Skip over navigation

Mark Pougatch's Newsletter, 2019

Hartley Wintney saw the start of the 2019 season and a score of 205 of which the highlight was a stand of more than 50 between 14 year old Edward Philpott and 15 year old Bobby Wollen. Early season injuries hampered our bowling attack and Hartley eased home by 9 wickets. Next to Stone in Oxney and a reversal by 82 runs in a 35 over game where Stone escaped from 142-5 to 238-6 despite some tight early bowling. Tom Hoskyns weighed in with 64 and Jay Stockham 42 at the top of the order but the task was beyond us even if tea, in typically Granny fashion, was not. It was reported to be “one of THE GREAT TREATS”. The Hampshire Hogs are always a very tough nut to crack and so it proved as they rattled up 288-2, Tom Gibbs with both wickets, and George Ellwood’s 51 the only score of note in 126 all out.

The 20 over game at St Pauls saw the Masters score 161, a total that was in sight until Larry Brennan’s unfortunate run out for a fluent 60 and we finished 30 runs short. Castle Hill saw the run of losses ended off the last ball. Castle Hill made 202-8 with a pair of wickets each for Harry Yates, Jonny Morris and Jon Cristie. Charles Bailey’s 56 gave the reply impetus, Jonny Morris followed up with 52 but Toby Gundry was the hero, 38 not out with 3 sixes – one of them to win the game – and 4 fours. A wonderful game and The Grannies off the mark! Against the Stragglers of Asia an excellent opening century stand from 17 overs between Jim Streeter (68) and Adam Parkinson (58) was the precursor to a Stragglers change bowler whose inswinging Yorkers caused havoc down the order and we ended 214 all out. It felt 25 short and so it proved despite three wickets from Olly Butler, 2 from Hector Don and some tight bowling from the evergreen Mike Fernie. The Stragglers got home by 3 wickets. The Goodwood match saw a thumping win by 97 runs. Sam Armitage made the first 100 of the season, 103 including a six onto the thatched pavilion roof and George Mann 55. 228 was the target and Tom Gibbs and Digby Don’s hostile opening spell reduced the home side to 22 for 3 and the win was pretty much guaranteed thereafter.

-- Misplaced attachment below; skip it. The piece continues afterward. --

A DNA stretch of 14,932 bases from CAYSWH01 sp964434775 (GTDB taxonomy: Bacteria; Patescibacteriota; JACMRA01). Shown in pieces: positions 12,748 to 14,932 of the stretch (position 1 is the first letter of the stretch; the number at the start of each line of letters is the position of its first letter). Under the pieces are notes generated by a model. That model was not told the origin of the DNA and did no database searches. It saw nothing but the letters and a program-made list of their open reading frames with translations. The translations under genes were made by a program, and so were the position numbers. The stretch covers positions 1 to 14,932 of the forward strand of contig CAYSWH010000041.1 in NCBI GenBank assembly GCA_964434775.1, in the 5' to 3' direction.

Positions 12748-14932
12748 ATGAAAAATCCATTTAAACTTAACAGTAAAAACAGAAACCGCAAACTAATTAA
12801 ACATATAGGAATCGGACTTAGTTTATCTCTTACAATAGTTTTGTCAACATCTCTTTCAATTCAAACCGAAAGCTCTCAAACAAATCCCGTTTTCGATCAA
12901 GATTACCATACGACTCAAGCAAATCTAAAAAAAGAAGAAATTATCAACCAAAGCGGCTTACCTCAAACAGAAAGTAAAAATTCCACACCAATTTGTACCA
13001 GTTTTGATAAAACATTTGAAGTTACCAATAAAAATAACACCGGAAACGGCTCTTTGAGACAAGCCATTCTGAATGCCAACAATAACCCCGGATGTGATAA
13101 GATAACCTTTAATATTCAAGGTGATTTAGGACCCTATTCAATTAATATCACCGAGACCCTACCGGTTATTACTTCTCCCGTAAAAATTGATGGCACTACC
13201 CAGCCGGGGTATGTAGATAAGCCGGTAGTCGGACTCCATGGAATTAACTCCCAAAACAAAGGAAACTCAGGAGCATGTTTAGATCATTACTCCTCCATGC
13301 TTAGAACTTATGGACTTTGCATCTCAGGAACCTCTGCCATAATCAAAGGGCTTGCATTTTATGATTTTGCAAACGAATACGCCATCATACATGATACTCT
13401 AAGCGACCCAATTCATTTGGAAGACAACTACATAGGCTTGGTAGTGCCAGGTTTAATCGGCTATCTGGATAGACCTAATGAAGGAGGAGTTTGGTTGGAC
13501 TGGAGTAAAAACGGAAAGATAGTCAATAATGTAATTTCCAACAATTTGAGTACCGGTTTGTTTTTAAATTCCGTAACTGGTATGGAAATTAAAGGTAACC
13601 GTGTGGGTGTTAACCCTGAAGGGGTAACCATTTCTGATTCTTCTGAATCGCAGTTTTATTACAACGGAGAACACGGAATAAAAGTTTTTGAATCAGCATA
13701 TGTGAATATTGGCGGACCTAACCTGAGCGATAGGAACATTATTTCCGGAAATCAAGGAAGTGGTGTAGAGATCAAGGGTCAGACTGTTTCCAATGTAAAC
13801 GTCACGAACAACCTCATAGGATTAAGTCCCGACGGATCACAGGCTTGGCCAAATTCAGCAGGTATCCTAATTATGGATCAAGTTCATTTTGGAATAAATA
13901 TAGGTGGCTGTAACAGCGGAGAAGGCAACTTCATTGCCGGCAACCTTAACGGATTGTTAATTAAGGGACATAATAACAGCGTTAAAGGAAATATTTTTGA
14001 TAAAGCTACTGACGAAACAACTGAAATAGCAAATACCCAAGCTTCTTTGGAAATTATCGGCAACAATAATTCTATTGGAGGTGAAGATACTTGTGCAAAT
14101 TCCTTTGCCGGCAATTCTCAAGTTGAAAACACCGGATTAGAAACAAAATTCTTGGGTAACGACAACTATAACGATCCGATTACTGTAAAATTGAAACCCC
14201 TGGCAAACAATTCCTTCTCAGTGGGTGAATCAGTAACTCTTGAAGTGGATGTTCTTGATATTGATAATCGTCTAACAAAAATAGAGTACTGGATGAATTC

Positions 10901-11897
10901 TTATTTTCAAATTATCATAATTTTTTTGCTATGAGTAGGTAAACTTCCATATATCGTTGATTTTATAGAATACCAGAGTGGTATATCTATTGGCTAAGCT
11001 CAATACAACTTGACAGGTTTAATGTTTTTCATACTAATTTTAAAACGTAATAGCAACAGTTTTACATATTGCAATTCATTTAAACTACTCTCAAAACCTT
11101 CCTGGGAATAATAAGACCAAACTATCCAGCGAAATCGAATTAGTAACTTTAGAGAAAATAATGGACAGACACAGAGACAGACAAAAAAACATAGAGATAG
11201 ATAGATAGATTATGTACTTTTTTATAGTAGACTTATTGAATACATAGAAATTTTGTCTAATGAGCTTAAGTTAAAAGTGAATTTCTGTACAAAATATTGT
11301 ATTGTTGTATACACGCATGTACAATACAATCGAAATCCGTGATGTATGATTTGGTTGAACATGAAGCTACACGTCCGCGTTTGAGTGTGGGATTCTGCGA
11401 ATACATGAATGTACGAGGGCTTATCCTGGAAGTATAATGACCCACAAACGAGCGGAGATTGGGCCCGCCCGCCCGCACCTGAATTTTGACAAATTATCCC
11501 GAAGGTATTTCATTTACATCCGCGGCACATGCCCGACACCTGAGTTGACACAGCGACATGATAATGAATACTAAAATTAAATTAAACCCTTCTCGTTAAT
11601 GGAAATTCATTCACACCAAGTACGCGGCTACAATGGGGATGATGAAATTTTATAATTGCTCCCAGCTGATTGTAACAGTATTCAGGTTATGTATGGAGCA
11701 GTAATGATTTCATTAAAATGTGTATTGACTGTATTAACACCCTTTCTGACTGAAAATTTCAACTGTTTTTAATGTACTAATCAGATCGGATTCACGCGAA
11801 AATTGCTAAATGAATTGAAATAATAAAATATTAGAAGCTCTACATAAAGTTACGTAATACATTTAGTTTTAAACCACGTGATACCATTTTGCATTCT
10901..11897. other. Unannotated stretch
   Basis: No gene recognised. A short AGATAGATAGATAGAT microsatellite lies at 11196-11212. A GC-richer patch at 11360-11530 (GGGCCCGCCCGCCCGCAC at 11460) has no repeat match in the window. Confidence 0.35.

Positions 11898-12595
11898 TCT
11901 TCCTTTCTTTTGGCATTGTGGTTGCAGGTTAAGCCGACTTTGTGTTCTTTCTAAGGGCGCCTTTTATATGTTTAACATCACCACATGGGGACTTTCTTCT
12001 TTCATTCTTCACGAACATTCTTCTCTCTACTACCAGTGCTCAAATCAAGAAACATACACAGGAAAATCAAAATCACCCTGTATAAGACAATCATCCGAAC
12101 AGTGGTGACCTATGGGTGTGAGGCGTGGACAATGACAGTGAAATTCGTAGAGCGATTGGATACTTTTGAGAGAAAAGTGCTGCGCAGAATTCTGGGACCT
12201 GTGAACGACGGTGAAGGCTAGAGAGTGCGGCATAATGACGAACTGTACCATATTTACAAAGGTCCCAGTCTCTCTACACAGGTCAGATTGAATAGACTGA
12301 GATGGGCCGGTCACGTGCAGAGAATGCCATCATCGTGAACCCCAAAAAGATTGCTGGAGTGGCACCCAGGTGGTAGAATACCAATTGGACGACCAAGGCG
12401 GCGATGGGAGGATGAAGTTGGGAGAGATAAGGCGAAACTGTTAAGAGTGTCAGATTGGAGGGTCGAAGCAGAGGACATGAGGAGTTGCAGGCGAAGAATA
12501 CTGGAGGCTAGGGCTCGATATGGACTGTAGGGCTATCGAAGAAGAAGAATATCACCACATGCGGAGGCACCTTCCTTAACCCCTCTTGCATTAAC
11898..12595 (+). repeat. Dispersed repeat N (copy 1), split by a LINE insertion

Worcester College was next and a defeat by 6 wickets. Ed Gross made a very good looking 118 to underpin the 183-6 which was a decent score after a sticky start. Worcester had one gun bat who’d just signed up for Hampshire and he ultimately proved the difference. The Idlers called the game off due to a wedding and the Dusters got the better of us by 6 wickets in the 20 over game, before heavy rain caused the Old Spots game to be abandoned. The Grannies made 139 from their 35 overs, Andrew De Mestre with a fine 45 which he then followed up with 4-13 from 7 overs. Will Seibert, Tom Gibbs and Mike Fernie all picked up a wicket but the rain came with The Grannies so close to victory.

Lord Carnarvon’s XL saw a handsome win for The Grannies by 125 runs. We made 236 with Billy Maisey (94) almost making a hundred before lunch. Sam Kemp’s 45 was perfectly timed just as the innings was in danger of losing momentum. A rain shower meant the opponents’ reply didn’t start till 5pm. Some excellent catches from Maisey, Hanks and Kemp – not a sentence every year in the annals of this great club – backed up Will Dunn’s 4-28 and a winning afternoon.

The HAC is always a special game and a special setting, even if we tasted defeat by 15 runs. From 86-6 the HAC reached the safer waters of 195-8. Mike Hobbiss and Joe Huxley had us cruising along before an archetypal Granny collapse, 4 wickets lost for 5. It proved the turning point but it was still an excellent match and the HAC great hosts.